After a little time, tears, and along with a heavy dose of caring support these strong feelings have subsided just enough to make it possible to look at these situations with a bit more clarity. I understand how quickly present feelings can get tangled up with old ones and make it nearly impossible for me to see clearly. I know that my daughter entering her teenaged years attaches to fears in my mind about what happened to me in my past. It makes me constantly overwhelmed and fearful that I am falling short of protecting her from the pain I experienced. It blinds me of all of my strengths and magnifies my shortcomings, convincing me that I am failing her. I know that my own mom is facing this prognosis that is ripping her away from life, away from me. I am scared, and I don’t know how to do this. I know that recent shifts and ruptures in the relationships within my own family of origin is making me feel more alone at a time when I need support more than ever. I know it all just feels like too much and makes it hard to say no to the temptations of numbing relief that simply result in an added layer of failure and shame. And I know I want to do better and be better for my kids as well as for the trembling hurting young one that resides inside of me. Sometimes I just don’t know how.
The messages she carries try to convince her that her home is in the darkness that surrounds her and seems to know how to steadily lurk just one step ahead of her. It makes it hard for her to maintain traction on where or even who she is. Yet something inside urges her to focus beyond the darkness – beyond the pain and strain of what pulls at her – and fight like hell to somehow reach the light.
Imagine yourself purchasing a plant and bringing it home to be added to your garden. You find the perfect spot. You dig an appropriate sized hole. You even purchase nutrient rich soil to assist in the healthy transfer of your plant to your garden. Then you remove the plant from its container, its tangled roots all tightly wound together. You loosen them slightly and then just as you are ready to place your plant into its new freshly prepared home you instead set it down right beside the hole. How long would your plant survive there, uprooted from its container, lacking nutrients and support, and lying with its healthy moisture rich roots exposed to the sunlight?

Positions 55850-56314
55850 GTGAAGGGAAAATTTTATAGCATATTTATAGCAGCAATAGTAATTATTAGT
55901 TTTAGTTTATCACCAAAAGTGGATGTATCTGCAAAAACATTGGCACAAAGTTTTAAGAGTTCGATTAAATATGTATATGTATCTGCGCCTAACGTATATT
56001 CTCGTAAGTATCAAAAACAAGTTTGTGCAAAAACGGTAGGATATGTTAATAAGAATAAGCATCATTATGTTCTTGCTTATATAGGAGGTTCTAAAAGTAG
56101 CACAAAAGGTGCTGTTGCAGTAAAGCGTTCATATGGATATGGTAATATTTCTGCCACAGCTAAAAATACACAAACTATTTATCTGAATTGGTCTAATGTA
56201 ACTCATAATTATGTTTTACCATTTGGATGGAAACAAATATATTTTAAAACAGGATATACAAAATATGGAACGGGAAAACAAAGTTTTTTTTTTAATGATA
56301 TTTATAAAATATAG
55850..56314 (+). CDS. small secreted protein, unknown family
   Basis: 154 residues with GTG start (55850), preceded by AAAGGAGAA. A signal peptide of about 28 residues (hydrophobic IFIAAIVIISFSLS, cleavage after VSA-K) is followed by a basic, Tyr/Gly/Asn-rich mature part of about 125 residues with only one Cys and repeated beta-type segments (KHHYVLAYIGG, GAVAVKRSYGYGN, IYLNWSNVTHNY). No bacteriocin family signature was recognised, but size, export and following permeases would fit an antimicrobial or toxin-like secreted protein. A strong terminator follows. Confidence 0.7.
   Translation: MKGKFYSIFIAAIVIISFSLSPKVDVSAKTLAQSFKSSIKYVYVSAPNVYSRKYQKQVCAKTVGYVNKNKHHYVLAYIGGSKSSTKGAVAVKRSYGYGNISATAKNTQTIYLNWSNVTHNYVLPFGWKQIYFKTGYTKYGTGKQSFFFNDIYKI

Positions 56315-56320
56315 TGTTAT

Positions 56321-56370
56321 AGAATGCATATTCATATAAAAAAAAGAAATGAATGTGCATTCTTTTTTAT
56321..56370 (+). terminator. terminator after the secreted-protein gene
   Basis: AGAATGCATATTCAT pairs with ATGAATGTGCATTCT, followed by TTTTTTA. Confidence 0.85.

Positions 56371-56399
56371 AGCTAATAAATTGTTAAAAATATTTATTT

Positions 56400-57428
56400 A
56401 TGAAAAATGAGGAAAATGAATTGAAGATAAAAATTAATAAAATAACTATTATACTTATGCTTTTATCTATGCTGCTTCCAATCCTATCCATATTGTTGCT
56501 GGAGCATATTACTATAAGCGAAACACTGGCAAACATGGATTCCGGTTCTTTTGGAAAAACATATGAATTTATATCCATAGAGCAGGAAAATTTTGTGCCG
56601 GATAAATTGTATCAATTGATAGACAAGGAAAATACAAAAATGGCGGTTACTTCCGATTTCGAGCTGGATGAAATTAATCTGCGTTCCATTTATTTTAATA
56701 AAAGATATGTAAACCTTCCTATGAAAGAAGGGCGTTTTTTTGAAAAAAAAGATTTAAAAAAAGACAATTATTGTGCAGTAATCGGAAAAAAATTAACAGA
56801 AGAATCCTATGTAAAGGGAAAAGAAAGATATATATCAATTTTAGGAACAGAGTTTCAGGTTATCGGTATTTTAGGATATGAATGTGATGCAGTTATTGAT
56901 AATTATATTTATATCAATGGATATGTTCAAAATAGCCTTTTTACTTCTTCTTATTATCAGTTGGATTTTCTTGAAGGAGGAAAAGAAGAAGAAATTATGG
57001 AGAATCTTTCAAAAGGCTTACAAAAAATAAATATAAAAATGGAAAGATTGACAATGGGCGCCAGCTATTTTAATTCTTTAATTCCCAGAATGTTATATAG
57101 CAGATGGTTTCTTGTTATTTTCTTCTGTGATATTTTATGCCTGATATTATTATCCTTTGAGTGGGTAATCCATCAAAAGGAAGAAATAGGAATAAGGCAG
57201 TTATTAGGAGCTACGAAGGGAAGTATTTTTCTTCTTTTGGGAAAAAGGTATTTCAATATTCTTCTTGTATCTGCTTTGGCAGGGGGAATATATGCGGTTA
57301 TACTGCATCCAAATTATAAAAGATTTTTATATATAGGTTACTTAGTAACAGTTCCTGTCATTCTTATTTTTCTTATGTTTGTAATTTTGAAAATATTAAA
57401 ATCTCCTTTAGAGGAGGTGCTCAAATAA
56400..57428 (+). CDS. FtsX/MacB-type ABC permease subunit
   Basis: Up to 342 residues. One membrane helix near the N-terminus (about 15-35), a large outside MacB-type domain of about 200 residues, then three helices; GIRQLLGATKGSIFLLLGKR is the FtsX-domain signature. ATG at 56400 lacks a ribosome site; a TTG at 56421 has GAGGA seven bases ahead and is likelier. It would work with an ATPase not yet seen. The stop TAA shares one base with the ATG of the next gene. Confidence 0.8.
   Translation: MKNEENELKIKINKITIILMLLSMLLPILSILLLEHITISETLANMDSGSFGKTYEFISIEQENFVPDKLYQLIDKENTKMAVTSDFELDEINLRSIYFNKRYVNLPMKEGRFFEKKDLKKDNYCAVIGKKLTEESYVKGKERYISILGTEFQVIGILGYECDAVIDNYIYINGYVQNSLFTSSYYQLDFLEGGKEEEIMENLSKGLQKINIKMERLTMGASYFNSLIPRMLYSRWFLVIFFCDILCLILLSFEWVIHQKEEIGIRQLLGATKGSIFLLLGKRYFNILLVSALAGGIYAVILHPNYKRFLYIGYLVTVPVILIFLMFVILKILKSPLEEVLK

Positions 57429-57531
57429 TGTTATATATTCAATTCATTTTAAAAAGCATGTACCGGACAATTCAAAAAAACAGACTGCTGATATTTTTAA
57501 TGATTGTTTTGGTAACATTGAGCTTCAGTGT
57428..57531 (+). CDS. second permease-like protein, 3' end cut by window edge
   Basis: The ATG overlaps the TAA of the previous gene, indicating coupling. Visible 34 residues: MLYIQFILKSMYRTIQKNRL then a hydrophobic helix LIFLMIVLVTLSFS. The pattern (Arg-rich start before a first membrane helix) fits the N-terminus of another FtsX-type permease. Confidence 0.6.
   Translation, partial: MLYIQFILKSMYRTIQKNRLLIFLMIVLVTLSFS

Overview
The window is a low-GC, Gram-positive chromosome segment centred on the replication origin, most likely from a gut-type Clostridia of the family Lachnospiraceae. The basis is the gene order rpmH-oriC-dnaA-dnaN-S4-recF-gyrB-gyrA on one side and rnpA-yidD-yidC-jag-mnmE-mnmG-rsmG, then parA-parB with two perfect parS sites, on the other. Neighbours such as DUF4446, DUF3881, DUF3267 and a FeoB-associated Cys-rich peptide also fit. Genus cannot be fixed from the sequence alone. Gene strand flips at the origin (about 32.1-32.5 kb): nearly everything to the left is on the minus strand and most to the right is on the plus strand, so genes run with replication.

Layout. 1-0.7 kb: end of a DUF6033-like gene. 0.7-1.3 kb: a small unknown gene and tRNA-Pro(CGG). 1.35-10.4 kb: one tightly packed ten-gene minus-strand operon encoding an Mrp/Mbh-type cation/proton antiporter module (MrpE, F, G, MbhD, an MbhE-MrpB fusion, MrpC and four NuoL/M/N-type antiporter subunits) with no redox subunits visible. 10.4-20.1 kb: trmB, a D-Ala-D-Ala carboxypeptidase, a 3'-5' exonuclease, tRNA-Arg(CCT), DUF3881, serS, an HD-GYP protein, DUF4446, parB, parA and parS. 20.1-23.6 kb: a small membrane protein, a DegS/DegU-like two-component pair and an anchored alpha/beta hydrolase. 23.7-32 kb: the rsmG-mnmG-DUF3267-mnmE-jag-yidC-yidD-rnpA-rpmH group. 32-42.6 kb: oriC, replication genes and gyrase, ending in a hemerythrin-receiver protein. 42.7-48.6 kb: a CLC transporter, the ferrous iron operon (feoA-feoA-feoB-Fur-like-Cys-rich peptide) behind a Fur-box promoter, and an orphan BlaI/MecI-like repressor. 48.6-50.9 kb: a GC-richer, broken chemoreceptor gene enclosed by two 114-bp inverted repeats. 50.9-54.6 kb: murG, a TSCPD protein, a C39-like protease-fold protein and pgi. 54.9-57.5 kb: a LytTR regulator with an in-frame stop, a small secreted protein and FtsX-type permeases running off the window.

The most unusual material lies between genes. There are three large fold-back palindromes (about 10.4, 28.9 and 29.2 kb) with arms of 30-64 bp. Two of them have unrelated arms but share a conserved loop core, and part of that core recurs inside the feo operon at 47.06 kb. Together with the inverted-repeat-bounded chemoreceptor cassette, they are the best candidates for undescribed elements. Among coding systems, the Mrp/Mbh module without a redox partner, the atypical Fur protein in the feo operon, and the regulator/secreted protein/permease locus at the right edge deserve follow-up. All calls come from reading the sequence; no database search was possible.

I moved to a new state last year, and then I moved to a new community within that state just months before this pandemic tore through our world. The amount of time that lapsed between my family’s move and the upheaval of this pandemic was not nearly enough to feel settled and connected here. Yet the growing disconnection from my previous home was set in motion. I have found myself stuck in limbo – removed from the comfort, connection, and stability of my previous home and simultaneously unable to connect in my new environment.
I am an introvert. My introverted response to the initial guidelines of social distancing almost felt like a gift. Stay away from other humans – check. Stay home if possible – check. I felt I was made for quarantine. Yet even at the beginning of this life altering pandemic I still recognized that while I welcomed the ease of retreating inward this was going to be very harmful for me over time.
It takes me quite a while to open up and connect with others. A history of childhood trauma, combined with a family upbringing of emotional unavailability, as well as my shy introverted personality creates a recipe for my tendency to distrust and keep people at a safe distance. I didn’t allow for deep personal connection in my life. It wasn’t until I began addressing my childhood trauma several years ago that I realized how important close honest relationships are and how critical they are in healing. I began to pay close attention to that and focused on cultivating more meaningful connections in my life. I started showing up in relationship like I never had before. I started connecting on a deeper level that I had never experienced before. It was life changing and soul fulfilling.